This is not a drill: from 10:07am on Thursday 10 June, people across the UK witnessed a partial solar eclipse.


In Scotland, during the eclipse’s peak (11:14am) over a third of the Sun was blocked out by the Moon’s shadow. Meanwhile, a fifth of the Sun was obscured in southern parts of the UK, such as London.

Other parts of the northern hemisphere, such as areas of Greenland and the Arctic, managed to see a more spectacular sight. With the Moon almost covering the Sun completely, a full ‘ring of fire’ swept across the sky in what’s called an annular solar eclipse.

But why did the solar eclipse 2021 happen in the first place? When will the next one be in the UK? With the help of Dr Darren Baskill – astrophotographer and astronomy lecturer at the University of Sussex – all of these questions (and more) are orbiting below.

If you missed the eclipse, don’t worry: you can see our curated gallery of the best 2021 solar eclipse pictures now.

There are plenty of other astronomical wonders you can see in the sky later this year. Check out our full Moon UK calendar and meteor shower UK calendar, and our astronomy for beginners guide.

What time was the solar eclipse today in the UK?

The partial solar eclipse 2021 started at 10:07am BST today, Thursday 10 June, in the UK.

It reached its maximum at 11:14am, concluding at 12:26pm.

Unfortunately, due to cloudy weather across the UK – particularly in south Wales and southwest England – the eclipse itself was obscured to many.

Solar eclipse © NASA's Scientific Visualization Studio
A global map of the shadow path for the 10 June annular solar eclipse. Times are in Coordinated Universal Time (UTC) © NASA's Scientific Visualization Studio

What did the 2021 solar eclipse peak look like in the UK?

In the UK, many saw part of the Sun eclipsed by the Moon. The further north you were, the more you could see, with the north of Scotland witnessing over 30 per cent of the Sun eclipsed.

Weather permitting, those in west Wales could see up to a quarter of the Sun blocked.

Those in London were able to see a fifth of the Sun obscured, with photographer Dan Kitwood capturing this stunning image of the eclipse over the Palace of Westminster.

A partial solar eclipse is seen over the Houses of Parliament on June 10, 2021 in London, England. © Getty
A partial solar eclipse is seen over the Houses of Parliament on June 10, 2021 in London, England. © Getty

The eclipse looked different in different parts of the world. Only people in Greenland, northern Canada and northeastern Russia saw an annular eclipse, with up to 89 per cent of the Sun obscured. In certain areas, a ‘ring of fire’ was visible for over three minutes.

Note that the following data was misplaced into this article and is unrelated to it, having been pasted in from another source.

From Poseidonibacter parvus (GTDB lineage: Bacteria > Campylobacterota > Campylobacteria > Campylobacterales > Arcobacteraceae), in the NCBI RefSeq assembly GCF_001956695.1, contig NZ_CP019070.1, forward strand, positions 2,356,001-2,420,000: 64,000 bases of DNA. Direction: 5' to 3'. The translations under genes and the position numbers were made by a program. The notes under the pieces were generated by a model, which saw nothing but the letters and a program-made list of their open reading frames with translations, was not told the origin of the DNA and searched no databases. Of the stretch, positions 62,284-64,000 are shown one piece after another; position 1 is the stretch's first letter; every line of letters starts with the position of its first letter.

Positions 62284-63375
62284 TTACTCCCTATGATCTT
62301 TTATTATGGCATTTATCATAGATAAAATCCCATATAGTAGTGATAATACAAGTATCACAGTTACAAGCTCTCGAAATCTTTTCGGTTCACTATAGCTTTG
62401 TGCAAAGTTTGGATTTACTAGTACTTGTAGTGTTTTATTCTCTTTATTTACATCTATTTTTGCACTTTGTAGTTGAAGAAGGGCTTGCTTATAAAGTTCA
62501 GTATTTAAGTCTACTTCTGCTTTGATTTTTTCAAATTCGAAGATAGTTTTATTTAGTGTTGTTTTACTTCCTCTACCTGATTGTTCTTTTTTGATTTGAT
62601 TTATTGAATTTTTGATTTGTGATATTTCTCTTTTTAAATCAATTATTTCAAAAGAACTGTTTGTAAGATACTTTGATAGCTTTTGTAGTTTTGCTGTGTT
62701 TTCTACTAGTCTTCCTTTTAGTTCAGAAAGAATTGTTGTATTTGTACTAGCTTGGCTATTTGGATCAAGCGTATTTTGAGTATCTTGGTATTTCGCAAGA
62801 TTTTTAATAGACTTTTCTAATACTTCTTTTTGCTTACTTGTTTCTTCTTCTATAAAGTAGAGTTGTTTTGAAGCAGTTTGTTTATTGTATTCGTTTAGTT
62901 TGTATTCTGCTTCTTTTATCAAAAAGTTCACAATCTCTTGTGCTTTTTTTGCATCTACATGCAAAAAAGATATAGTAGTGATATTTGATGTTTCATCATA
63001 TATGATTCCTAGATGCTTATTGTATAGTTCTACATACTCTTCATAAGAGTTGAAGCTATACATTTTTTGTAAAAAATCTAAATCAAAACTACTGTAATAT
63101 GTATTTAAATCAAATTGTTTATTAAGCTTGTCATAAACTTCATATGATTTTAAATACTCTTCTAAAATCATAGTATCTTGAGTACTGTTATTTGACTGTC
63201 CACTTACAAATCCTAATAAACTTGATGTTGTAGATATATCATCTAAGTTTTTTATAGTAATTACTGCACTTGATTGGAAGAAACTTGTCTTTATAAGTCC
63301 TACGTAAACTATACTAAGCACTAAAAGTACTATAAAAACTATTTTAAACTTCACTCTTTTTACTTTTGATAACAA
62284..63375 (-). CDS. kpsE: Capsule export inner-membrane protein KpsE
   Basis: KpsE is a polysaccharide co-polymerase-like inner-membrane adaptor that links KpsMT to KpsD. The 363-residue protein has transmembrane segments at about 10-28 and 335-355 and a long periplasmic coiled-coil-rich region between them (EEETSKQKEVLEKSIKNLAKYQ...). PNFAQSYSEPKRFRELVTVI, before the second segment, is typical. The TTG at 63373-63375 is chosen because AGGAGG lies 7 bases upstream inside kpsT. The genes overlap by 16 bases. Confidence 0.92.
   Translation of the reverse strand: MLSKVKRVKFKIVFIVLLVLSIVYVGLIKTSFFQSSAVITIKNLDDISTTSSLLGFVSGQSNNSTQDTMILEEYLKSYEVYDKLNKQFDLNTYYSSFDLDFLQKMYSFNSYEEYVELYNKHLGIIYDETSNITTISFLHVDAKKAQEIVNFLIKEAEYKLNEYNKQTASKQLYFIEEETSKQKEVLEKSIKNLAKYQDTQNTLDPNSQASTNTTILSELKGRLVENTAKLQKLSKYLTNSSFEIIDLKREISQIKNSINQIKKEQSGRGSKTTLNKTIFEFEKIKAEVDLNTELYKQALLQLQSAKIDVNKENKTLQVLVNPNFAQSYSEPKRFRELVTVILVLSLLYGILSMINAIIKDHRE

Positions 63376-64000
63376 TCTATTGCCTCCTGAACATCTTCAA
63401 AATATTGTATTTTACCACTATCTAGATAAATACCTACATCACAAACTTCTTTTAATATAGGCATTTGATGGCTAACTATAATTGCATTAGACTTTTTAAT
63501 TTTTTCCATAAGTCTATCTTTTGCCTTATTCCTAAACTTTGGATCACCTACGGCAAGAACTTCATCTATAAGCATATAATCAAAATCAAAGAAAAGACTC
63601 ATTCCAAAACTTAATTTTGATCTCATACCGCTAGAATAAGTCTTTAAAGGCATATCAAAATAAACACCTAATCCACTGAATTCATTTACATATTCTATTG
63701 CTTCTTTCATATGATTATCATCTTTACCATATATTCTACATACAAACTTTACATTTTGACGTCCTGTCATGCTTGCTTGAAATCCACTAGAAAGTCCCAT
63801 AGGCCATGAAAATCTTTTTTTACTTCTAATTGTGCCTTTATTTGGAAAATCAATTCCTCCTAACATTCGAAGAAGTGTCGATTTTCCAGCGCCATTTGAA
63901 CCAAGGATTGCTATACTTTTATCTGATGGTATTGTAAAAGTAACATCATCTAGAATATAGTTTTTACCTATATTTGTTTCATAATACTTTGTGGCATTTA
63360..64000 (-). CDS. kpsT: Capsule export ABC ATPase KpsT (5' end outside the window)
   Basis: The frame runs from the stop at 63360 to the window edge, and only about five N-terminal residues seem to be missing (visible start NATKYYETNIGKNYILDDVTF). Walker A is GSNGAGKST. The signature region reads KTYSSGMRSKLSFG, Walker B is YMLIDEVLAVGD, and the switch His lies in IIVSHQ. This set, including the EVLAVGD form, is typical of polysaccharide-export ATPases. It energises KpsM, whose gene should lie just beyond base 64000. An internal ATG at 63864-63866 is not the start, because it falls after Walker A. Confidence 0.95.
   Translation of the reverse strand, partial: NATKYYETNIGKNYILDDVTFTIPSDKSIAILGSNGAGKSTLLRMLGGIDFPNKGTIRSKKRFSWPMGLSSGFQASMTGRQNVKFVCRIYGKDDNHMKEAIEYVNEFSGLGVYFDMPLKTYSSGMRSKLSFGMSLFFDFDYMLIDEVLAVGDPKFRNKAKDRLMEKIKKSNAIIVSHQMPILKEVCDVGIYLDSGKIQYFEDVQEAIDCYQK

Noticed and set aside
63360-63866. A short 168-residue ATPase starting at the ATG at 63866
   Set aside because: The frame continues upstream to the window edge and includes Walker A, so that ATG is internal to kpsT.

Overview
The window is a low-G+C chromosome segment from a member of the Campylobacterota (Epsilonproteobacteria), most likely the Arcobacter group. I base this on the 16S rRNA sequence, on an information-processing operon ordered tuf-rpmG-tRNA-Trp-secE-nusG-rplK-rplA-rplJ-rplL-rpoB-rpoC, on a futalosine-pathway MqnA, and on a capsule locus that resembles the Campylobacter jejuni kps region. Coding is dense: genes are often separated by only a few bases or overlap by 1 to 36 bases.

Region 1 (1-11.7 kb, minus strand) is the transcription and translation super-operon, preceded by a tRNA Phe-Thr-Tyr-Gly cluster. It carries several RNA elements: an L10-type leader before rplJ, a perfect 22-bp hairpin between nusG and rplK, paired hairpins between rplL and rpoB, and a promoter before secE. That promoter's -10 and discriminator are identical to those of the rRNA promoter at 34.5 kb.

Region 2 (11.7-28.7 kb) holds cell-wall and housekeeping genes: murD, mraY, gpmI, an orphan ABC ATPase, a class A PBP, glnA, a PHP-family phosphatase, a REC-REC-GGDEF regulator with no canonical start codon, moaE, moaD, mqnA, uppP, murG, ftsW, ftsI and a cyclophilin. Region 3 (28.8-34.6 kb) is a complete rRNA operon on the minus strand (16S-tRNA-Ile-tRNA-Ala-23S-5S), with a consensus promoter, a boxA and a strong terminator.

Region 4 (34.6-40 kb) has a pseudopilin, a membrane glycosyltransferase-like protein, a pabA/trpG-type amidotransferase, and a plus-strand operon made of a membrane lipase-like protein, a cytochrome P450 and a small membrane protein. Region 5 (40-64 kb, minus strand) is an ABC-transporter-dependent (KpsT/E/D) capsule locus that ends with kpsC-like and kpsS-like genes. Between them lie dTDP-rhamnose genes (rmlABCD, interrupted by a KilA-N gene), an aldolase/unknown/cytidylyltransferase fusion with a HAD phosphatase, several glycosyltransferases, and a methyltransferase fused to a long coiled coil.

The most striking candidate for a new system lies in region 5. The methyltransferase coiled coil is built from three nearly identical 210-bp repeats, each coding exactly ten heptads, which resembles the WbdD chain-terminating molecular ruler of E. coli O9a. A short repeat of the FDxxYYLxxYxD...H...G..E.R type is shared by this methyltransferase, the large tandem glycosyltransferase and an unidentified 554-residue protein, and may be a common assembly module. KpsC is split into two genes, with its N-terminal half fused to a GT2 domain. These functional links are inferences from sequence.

When is the next partial eclipse in the UK?

The next partial solar eclipse will be visible from the UK on 25 October 2022, where up to a quarter of the Sun will be obscured.

When is the next full solar eclipse?

You’re going to need be quite patient to see a full solar eclipse without travelling. The next full solar eclipse in the UK will happen on 23 September 2090.

During this eclipse, people in Cornwall and much of England’s southern coast will see a ring of fire in the sky for 3 minutes and 36 seconds, just minutes before sunset.

Good news: as that’s a Saturday, they’ll be no need to ask your boss (presumably an omniscient robot by then) for the day off work.

If you can’t wait that long, a total solar eclipse is occurring on 4 December 2021 in Antarctica.

Why does a solar eclipse happen?

Solar eclipses happen when the Moon comes between Earth and the Sun, the three celestial objects aligned so that the Moon leaves a shadow on Earth.

The type of solar eclipse that occurs depends on where the Moon is in its elliptical orbit (remember, it doesn’t travel around Earth in a perfect circle). If the Moon is at its closest point to Earth (called perigee) it can block out most of the Sun’s rays, creating a total eclipse.

However, if the Moon is aligned with the Sun when it’s near to its furthest point (called apogee) from the Earth, it won’t block out all light. Instead, it leaves a red ring or ‘annulus’ (Latin for ‘ring’) visible, creating what’s known as an annular eclipse.

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The three main types of solar eclipses © Getty
The three main types of solar eclipses © Getty

“You always need to be in a very specific location to see an annular or total solar eclipse,” says Baskill.

"When the Moon moves in front of the Sun, it casts a shadow. That shadow is only a few hundred kilometres across – normally about 250 kilometres.

"And you need to be in that shadow to see a total solar eclipse. True, this shadow moves across different places as the Earth rotates. But, overall, it still covers a very small area.

“On Thursday, the Moon's shadow will mainly fall across the Arctic and Greenland. But the Moon won’t be very close to the Earth, and so will not appear big enough to block out the Sun completely in those areas.

"This means that if you stood in those areas and looked up, they’ll be a small ring of red around the Moon’s shadow, what’s called an annular eclipse.”

Absolutely everything you want to know about dinosaurs A diagram showing demonstrating how the Moon's shadow causes a solar eclipse © Getty
A diagram showing demonstrating how the Moon's shadow causes a solar eclipse © Getty